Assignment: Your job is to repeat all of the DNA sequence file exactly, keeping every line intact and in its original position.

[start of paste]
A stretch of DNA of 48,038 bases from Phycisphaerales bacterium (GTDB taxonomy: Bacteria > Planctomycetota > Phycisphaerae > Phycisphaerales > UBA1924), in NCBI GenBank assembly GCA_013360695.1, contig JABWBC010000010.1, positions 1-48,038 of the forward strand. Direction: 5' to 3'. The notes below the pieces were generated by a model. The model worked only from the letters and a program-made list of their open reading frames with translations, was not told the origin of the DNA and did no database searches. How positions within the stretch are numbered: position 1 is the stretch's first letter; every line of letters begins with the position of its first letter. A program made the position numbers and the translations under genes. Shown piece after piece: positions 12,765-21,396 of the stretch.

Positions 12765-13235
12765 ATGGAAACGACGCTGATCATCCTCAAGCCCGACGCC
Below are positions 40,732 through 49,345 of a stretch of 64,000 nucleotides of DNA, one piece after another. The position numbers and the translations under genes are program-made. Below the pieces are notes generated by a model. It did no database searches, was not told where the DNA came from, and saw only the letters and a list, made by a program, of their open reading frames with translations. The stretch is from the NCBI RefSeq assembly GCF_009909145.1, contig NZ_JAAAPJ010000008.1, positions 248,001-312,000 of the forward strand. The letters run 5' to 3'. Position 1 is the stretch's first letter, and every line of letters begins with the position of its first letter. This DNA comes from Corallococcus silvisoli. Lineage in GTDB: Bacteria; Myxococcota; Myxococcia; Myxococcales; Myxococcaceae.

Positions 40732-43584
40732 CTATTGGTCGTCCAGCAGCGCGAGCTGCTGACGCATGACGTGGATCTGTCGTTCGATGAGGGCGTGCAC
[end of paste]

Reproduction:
A stretch of DNA of 48,038 bases from Phycisphaerales bacterium (GTDB taxonomy: Bacteria > Planctomycetota > Phycisphaerae > Phycisphaerales > UBA1924), in NCBI GenBank assembly GCA_013360695.1, contig JABWBC010000010.1, positions 1-48,038 of the forward strand. Direction: 5' to 3'. The notes below the pieces were generated by a model. The model worked only from the letters and a program-made list of their open reading frames with translations, was not told the origin of the DNA and did no database searches. How positions within the stretch are numbered: position 1 is the stretch's first letter; every line of letters begins with the position of its first letter. A program made the position numbers and the translations under genes. Shown piece after piece: positions 12,765-21,396 of the stretch.

Positions 12765-13235
12765 ATGGAAACGACGCTGATCATCCTCAAGCCCGACGCC
Below are positions 40,732 through 49,345 of a stretch of 64,000 nucleotides of DNA, one piece after another. The position numbers and the translations under genes are program-made. Below the pieces are notes generated by a model. It did no database searches, was not told where the DNA came from, and saw only the letters and a list, made by a program, of their open reading frames with translations. The stretch is from the NCBI RefSeq assembly GCF_009909145.1, contig NZ_JAAAPJ010000008.1, positions 248,001-312,000 of the forward strand. The letters run 5' to 3'. Position 1 is the stretch's first letter, and every line of letters begins with the position of its first letter. This DNA comes from Corallococcus silvisoli. Lineage in GTDB: Bacteria; Myxococcota; Myxococcia; Myxococcales; Myxococcaceae.

Positions 40732-43584
40732 CTATTGGTCGTCCAGCAGCGCGAGCTGCTGACGCATGACGTGGATCTGTCGTTCGATGAGGGCGTGCAC